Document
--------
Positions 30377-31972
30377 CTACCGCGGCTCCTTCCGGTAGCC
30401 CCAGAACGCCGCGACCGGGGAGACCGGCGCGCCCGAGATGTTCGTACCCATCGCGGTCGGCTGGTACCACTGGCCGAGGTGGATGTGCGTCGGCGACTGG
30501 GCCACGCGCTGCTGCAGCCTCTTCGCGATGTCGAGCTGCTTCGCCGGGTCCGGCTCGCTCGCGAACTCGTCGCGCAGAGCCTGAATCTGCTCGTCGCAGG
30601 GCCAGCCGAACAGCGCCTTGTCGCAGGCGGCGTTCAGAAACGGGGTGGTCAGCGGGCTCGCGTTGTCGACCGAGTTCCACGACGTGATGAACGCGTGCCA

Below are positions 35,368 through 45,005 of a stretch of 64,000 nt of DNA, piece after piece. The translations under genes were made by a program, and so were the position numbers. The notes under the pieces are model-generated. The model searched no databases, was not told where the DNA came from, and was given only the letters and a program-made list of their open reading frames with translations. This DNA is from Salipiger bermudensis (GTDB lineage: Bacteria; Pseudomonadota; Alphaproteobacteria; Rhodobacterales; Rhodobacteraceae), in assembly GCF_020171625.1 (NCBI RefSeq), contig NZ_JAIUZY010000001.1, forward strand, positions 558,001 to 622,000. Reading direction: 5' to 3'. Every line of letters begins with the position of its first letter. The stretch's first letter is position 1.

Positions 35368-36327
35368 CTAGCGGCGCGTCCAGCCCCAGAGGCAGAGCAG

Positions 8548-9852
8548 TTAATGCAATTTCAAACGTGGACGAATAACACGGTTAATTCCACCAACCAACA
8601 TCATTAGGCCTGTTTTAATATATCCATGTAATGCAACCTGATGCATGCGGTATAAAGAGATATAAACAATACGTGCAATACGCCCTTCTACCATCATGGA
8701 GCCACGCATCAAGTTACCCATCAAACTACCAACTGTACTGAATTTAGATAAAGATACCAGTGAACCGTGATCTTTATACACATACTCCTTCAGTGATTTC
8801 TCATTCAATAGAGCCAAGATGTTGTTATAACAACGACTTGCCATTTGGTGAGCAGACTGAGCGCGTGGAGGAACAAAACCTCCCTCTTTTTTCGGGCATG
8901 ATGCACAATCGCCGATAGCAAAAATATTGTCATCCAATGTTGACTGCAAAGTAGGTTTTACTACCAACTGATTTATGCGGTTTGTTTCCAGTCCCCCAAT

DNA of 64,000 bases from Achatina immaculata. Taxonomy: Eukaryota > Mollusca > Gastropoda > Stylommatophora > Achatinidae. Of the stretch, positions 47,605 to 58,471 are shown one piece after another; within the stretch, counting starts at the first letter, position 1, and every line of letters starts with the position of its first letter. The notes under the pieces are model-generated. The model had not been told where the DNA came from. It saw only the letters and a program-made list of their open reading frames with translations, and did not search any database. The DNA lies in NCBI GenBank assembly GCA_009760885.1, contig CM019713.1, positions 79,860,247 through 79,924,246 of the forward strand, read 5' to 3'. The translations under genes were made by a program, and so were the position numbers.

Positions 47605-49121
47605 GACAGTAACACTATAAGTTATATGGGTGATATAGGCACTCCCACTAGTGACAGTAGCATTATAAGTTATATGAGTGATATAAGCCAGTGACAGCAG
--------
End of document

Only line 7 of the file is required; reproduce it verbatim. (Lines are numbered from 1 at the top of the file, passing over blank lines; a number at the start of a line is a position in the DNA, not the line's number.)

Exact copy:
Positions 35368-36327